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Tracy Brice isn't flinching as she sits behind the desk of her home office as her son details the crimes he's committed.

Across the desk in this sleepy Bear development, Michael Brice is opening up about the five years he spent as a drug dealer on the streets, during which he says he made up to $18,000 a month.

He started small, selling marijuana to fellow students at William Penn High School and says he soon ended up on the streets of his old hometown, Chester, Pa. – armed and slinging cocaine in the dark of the night.

Tracy and her husband, Charles, moved away from Chester about 15 years ago since some spots in town were morphing into high-crime areas. The idea behind the move to Delaware was to ensure Michael and his siblings got a better education and weren’t lured by the street life.

It didn’t work.

Soon, Michael, now 27, was making late night trips back north to Chester, where he would sell cocaine on street corners at all hours of the night as his parents slept in their Bear home.

Brice says he gave up dealing drugs about five years ago after the reasons for quitting began piling up: his parents held an intervention and threatened to kick him out of the house, he had seen several close friends shot to death over drugs and he himself had even been robbed at gunpoint.

Even as he says that chapter of his life is now closed, his gun-toting, drug-dealing days live on in his art: hip-hop. Known as Mic Brice, Michael has since formed his own indie record label, Yunion Entertainment, and released his debut album last year, the 16-track “Desk Work,” which is available on iTunes.

Mixed in his quick rhymes are pop culture references, like mentions of the Huxtables from “The Cosby Show,” Donald Trump or Mr. Drummond from “Diff’rent Strokes.” But there are also violent and braggadocious claims left over from his past life.

On “All I Know,” Michael raps, “I display money and I will be damned if I’m gonna let you take it from me/It won’t happen/I’m a shooter/Doubt my word?/Test me watch how I do ya.”

With the street life behind him, Tracy, 53, encourages her son’s music with unending resolve. Actually, encourage doesn’t begin to describe it. She works to make music contacts for him, pushes for media interviews and helps book shows for him. (He’s performed everywhere from Newark and New Castle to Chester, Pa. and Philadelphia over the past few years.)

Since she doesn’t like the hip-hop scene and avoids his shows and even his music, she doesn’t quite fit the role of his manager. That’s why he calls her his “momager” while she does anything she can to help him catch a break in the business.

“I believe in people following their dreams. And after I saw how passionate Michael was about rapping, I decided I’d do whatever I can to help him,” says Tracy, who co-founded her own Chester-based ministry called Christ Temple of Love for All People Church of God in Christ with her husband last year.

After being fired from his first job after high school at the old AstroPower in Newark – he was caught sleeping on the clock – Michael turned to selling drugs full-time, where he says he pulled in anywhere from $1,500 to $4,500 a week.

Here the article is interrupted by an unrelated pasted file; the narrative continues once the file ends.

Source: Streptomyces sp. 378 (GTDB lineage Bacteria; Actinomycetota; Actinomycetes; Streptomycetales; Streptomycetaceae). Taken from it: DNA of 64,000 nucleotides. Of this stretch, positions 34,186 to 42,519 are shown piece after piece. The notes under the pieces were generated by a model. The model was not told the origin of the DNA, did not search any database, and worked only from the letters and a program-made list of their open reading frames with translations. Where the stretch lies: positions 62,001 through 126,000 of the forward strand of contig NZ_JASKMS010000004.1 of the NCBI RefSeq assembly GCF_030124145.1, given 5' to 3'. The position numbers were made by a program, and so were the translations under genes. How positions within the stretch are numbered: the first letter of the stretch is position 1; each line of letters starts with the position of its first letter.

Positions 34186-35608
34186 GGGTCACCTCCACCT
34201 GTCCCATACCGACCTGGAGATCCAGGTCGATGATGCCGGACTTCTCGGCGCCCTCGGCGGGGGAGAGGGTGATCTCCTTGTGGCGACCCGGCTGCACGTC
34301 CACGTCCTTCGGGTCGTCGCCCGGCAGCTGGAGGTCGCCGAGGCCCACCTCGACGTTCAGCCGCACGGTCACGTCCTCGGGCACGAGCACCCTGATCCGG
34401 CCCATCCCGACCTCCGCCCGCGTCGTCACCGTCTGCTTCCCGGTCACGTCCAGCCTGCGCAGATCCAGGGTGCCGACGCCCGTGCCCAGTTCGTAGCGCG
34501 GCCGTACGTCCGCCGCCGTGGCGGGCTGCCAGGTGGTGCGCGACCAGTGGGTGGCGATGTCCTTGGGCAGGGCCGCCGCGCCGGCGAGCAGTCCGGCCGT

“It was so easy to fall into it. All of my peers were doing it and the money started getting addictive,” says Michael, who clocked 16-hour days on the street corners of Chester for five years. “I was out there all day and all night. It’s like a drug. You get addicted to doing it and the lifestyle. Why report to a job when I can make more money on my own?”

Depending on how much firepower he thought he needed at a certain time, Michael would be packing an assortment of handguns as he worked. Even as violence swirled around him, he kept on working.

“Just like everybody else, I had the mindset that it can’t happen to me,” he says. “Looking back at it now, it is like I was crazy. It’s a miracle that I’m here.”

One day, his parents finally had enough.

“What bothered me a whole lot was that he’s a grown man in my house doing nothing, running the streets and I’m like, ‘No, this isn’t going to happen in my house. He’s going to have to get a legitimate job or leave my house,” Tracy says.

What they didn’t know is that Michael had been thinking about giving up the life for almost a year at that point.

Even during all of his drug dealing, he would still attend church with his parents each Sunday, and his guilty conscience began to eat away at him.

“It was like I had a devil on one shoulder and an angel on the other,” he says. “It was a constant battle. Every time I sold a drug, I would literally ask God to forgive me. Sometimes I even went directly from church to the block.”

The internal battle came to a head one day when he went to his drug stash during a deal and a snake jumped at him.

“I saw that as a sign,” he says.

Since then, he and his girlfriend have settled down in Elsmere and now have three young children. He is currently recording new songs for his next release, along with working with local rappers like Breeze and D-Pat, who are on his label.

He is also set to appear in the independent film “Iniquity,” directed by Philadelphia filmmaker Joshua Coates, and will have a song on the film’s soundtrack. In all, he is taking full advantage of his second opportunity to follow his dream of breaking into the music business.

Even though some of his songs tell the story of his past life, others look toward the future – a future he plans on keeping clean.

“I thank God for letting me see the rainbow because I was on the same boat/Moving the same coke,” he raps on the track “Mind Right.” “Now I got a different dream/Thank God for that dream/Life isn’t as hard as it seems.”